New York contractors and developers are jumping into the high-stakes debate over how to solve the state’s chronic housing shortage. In a report released earlier this month, the New York Building Congress proposes changes aimed at removing local zoning obstacles and boosting housing production around train and subway stops in New York City and its suburbs.
Recommendations range from allowing for larger and denser multifamily residential buildings, to expediting environmental reviews of transit-oriented developments. The report also highlights sites near various subway and commuter rail stations the group says are ripe for housing construction.
“We are in a housing crisis,” says Carlo A. Scissura, president and chief executive of the New York Building Congress.
The group's suggestions are on the heels of a proposal by Gov. Kathy Hochul (D) to rev up housing production downstate, including plans for a state board that could give a green light to rental and condominium projects that have been stymied by local zoning rules.
The group proposes that Hochul and state lawmakers consider lifting floor-area-ratio (FARS) caps that limit density and the size of housing that can be built near subway and train stations.
State laws cap FARs at 12 times the size of the lot. By contrast, the Empire State Building, which opened in 1931, had an FAR of 30, the report notes. In addition to eliminating caps at the state level, the report calls for lifting them in some zoning districts in New York City.
City and state officials should consider rolling out incentives to encourage conversion of empty office space to residential use, according to the report. While there are often physical barriers to such conversions, even changing over just 10% of the office market could yield 46,000 new apartments and condos in midtown Manhattan and 100,000 units citywide, according to the report.
The Building Congress also is advocating a review of city, state and federal environmental regulations and their potential impact on transit-oriented development, as well as infill locations. The group also supports eliminating parking requirements for transit-oriented housing projects, and an extension of a rental subsidy program named 421-a (16) Affordable Housing New York Program.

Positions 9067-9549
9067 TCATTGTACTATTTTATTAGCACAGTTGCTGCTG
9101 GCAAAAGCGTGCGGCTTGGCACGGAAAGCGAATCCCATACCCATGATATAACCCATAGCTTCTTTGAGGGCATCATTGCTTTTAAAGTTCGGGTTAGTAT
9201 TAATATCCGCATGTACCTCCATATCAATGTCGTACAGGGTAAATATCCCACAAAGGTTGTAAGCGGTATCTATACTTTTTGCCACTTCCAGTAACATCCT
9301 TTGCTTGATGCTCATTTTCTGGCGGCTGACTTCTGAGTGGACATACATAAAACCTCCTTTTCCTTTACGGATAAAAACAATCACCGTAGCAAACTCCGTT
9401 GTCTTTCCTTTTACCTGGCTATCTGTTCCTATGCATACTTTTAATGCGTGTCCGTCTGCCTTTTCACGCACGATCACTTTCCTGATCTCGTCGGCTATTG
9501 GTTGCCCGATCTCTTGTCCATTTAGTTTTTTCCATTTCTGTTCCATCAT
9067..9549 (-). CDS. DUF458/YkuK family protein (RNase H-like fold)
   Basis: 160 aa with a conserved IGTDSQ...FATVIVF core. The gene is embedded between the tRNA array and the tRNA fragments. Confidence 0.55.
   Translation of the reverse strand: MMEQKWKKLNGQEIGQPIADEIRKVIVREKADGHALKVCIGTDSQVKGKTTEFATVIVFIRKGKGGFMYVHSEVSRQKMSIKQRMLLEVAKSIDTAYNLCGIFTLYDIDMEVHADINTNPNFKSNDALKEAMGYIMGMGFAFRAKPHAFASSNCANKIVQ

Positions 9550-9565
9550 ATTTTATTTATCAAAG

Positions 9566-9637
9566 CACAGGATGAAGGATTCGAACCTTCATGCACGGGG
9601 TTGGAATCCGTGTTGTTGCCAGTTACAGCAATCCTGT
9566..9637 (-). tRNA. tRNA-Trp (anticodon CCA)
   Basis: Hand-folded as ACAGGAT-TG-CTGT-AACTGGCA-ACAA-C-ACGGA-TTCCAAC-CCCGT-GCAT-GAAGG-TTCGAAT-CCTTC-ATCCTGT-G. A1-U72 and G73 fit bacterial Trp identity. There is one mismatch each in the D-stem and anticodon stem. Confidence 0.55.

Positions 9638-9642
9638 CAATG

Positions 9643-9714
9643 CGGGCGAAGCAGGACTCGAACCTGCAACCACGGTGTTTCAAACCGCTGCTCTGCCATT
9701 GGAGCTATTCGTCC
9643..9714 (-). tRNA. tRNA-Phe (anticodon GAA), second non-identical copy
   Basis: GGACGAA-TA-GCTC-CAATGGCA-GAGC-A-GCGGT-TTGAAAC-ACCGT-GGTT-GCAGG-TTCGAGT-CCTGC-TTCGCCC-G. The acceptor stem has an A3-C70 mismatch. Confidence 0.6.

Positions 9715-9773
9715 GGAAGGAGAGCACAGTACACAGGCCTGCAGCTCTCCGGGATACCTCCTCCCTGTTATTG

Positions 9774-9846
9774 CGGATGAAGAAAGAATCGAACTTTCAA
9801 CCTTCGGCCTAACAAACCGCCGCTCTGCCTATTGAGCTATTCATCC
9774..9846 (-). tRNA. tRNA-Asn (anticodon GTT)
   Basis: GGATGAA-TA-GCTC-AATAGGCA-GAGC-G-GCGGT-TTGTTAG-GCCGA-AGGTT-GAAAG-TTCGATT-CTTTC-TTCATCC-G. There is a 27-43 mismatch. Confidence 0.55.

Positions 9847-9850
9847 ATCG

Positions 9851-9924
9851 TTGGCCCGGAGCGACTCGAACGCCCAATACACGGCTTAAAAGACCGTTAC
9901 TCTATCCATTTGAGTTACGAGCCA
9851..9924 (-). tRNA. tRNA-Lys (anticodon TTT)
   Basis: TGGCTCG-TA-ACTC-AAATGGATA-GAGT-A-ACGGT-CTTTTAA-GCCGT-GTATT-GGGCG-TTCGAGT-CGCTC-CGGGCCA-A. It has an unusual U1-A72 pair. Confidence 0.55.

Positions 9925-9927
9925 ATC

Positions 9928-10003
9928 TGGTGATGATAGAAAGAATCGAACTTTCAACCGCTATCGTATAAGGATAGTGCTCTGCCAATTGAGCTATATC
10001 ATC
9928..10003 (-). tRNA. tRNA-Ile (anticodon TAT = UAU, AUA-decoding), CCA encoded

Other recommendations include allowing residential construction in some light industrial areas, paving the way for housing on commercial lots in New York City's five boroughs as gas stations vacate, and easing restrictions on new housing in historic districts.
Transit-Oriented Development Score
The report gives each possible development site a transit-oriented development score based on factors that include accessibility to local jobs, residential density and the potential for new development. “We have given them specific locations,” says Scissura.
Nassau County has 11 commuter rail stations with the greatest opportunity for transit-oriented development, citing the Mineola Long Island Rail Road station as a particular standout. Initial steps toward boosting residential density in Nassau County, for example, could include legalizing accessory dwelling units and basement apartments, the report finds.
Two other sites with potential are Manhattan's Lexington Avenue/63rd Street subway station and the 68th Street Hunter College station. Housing development has been held back by FAR "cap, historic zoning and building height" limits, the report notes.
“Our members are ready to roll up their sleeves and build,” Scissura says.